In our daily life, recognition, understanding and expression emotions are key to human social communication. Emotion recognition refers to the ability of humans to identify emotional states, which is an inherent multimodal phenomenon that is based on different cues (e.g., verbal, facial, body posture or vocal cues) that are arranged in various patterns (e.g., visual, auditory or multichannel processing) (Atkinson et al., 2004; Matsumoto and Hwang, 2014). In addition to facial expressions, body expressions are a major source of information for identifying an individual’s emotional state (De Gelder, 2006; de Gelder et al., 2014; Borhani et al., 2015; Bachmann et al., 2020). Research has found that there may be similar mechanisms between individual processing of the body and facial expression processing (Ding et al., 2017, 2018). In real life, facial expressions do not exist alone but are often accompanied by corresponding body movements, scenes, voice and intonation. These cues can also help us to identify emotions effectively. Compared to other emotional cues, body expressions can provide us with more realistic emotional information and help us identify the emotional state of others. In real life, people receive more combined physical and facial stimulation. Studies on the interaction between face and body began with Meeren et al. (2005), who found that body and facial expressions may produce similar Stroop effects (Meeren et al., 2005). Other researchers have also begun using combined emotional stimuli of face and body posture in their studies. This is a challenge to the standard pattern of emotional expression while also emphasizing the role of body language in expressing and perceiving emotions (Aviezer et al., 2012).
In recent years, with the deepening of research in the field of nonverbal emotional cue processing, many researchers have found that body expressions can have an impact on individual facial expression processing. A study showed that emotional body posture affects the processing of facial expressions, especially when the emotions conveyed by the body suggest danger (Poyo Solanas et al., 2018). Some researchers have used four basic emotions to study the asynchronous effect of facial expressions on body expressions. The results indicated that the perception of affective facial expressions significantly influenced the categorization of body-based emotion, particularly for bodily expression of happiness. The findings show that facial expressions influence the recognition of bodily expressions, despite asynchrony (Zhang et al., 2019). In addition, it was previously believed that body expression only works when facial expressions are ambiguous. However, research has found that body expressions have the greatest effect on facial expression recognition among the two expressions of happiness and fear (De Gelder et al., 2015). More interestingly, a study using temporal visual integration methods to examine the temporal and spatial integration of facial and body expressions showed that strong integration occurs when they are presented synchronously, indicating that the integration between emotional faces and bodies may be more sensitive than previously assumed (Lecker et al., 2017).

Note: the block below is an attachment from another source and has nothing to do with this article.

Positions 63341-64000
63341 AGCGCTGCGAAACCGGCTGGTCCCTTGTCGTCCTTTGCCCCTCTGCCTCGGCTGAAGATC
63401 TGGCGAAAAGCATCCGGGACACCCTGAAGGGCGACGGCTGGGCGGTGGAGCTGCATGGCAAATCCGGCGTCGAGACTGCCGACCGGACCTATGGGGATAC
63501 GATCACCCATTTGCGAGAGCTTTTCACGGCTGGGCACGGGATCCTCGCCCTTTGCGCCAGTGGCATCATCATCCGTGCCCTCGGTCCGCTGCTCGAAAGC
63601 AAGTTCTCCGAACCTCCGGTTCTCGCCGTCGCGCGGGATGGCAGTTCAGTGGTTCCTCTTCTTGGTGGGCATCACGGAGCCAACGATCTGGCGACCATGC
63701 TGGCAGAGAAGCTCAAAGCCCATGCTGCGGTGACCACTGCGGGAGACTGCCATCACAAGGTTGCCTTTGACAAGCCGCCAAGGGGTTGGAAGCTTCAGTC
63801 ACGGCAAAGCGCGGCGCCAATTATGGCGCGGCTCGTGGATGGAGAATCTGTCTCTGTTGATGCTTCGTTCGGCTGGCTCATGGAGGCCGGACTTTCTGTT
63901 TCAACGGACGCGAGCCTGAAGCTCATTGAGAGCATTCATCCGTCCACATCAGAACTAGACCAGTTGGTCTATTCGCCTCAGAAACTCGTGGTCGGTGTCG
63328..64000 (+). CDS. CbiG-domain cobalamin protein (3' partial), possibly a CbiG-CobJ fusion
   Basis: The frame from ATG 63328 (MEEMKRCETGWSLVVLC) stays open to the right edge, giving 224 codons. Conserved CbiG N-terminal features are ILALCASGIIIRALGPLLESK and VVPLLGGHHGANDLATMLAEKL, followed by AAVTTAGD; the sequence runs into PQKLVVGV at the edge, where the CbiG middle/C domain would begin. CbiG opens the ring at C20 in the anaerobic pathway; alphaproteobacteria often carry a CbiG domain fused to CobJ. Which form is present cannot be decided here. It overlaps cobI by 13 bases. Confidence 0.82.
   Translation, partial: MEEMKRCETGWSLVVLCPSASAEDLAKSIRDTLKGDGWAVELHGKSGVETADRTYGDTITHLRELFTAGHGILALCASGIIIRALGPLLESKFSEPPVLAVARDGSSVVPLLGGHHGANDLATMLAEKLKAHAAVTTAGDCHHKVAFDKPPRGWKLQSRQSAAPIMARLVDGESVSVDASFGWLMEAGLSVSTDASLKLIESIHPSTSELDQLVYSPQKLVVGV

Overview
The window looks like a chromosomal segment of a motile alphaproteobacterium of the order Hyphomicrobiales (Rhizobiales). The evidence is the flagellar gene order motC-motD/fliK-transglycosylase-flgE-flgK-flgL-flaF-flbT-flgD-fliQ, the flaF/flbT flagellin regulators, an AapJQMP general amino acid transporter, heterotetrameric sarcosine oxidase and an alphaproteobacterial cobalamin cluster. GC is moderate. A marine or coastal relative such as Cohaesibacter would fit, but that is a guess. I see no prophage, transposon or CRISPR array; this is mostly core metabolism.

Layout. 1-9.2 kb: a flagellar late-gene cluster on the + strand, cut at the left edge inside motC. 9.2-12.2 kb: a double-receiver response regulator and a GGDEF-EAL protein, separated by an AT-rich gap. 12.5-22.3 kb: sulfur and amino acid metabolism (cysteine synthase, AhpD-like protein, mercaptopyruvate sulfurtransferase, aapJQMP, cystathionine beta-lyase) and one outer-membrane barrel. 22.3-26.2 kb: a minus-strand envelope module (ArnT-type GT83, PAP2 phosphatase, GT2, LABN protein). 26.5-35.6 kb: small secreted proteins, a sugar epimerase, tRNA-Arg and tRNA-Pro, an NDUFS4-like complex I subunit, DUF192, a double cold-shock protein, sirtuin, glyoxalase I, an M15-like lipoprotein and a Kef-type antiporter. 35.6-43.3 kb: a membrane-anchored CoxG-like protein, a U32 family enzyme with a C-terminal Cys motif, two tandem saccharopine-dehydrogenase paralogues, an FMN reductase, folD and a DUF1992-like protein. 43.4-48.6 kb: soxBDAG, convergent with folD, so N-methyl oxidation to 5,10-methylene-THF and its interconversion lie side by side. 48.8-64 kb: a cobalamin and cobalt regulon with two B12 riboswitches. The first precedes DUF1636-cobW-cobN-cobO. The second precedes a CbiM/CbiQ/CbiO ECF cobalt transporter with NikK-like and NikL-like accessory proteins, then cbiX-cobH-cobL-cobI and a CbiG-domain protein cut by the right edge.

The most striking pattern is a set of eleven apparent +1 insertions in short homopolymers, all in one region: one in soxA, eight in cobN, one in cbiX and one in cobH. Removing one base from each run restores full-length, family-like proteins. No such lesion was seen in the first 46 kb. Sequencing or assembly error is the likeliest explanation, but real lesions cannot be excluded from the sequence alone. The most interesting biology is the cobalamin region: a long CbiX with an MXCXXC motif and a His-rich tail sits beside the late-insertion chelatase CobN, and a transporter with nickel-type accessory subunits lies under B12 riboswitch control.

Gesture is a rich information carrier, including not only emotional information transmission but also semantic information. For example, the ‘OK’ gesture means ‘OK’ in China and the United States, while it means ‘money’ in Japan and ‘nothing’ in France. For that reason, it is necessary to pay attention to the cross-cultural study of gestures when selecting gestural stimuli as experimental materials (Wood et al., 2019). It is precisely because people’s interpretations of gestures are more diverse than facial expressions that gesture cues are often complementary. Therefore, gesture cues have significant advantages over facial expressions when expressing some implicit meaning or inexpressible information (Trofatter et al., 2015). Another study explored the effect of ambiguous faces on the semantic understanding of gestures through ERPs, and the results showed that gestures facilitated the understanding of emotional information when face processing resources were scarce (Proverbio et al., 2018).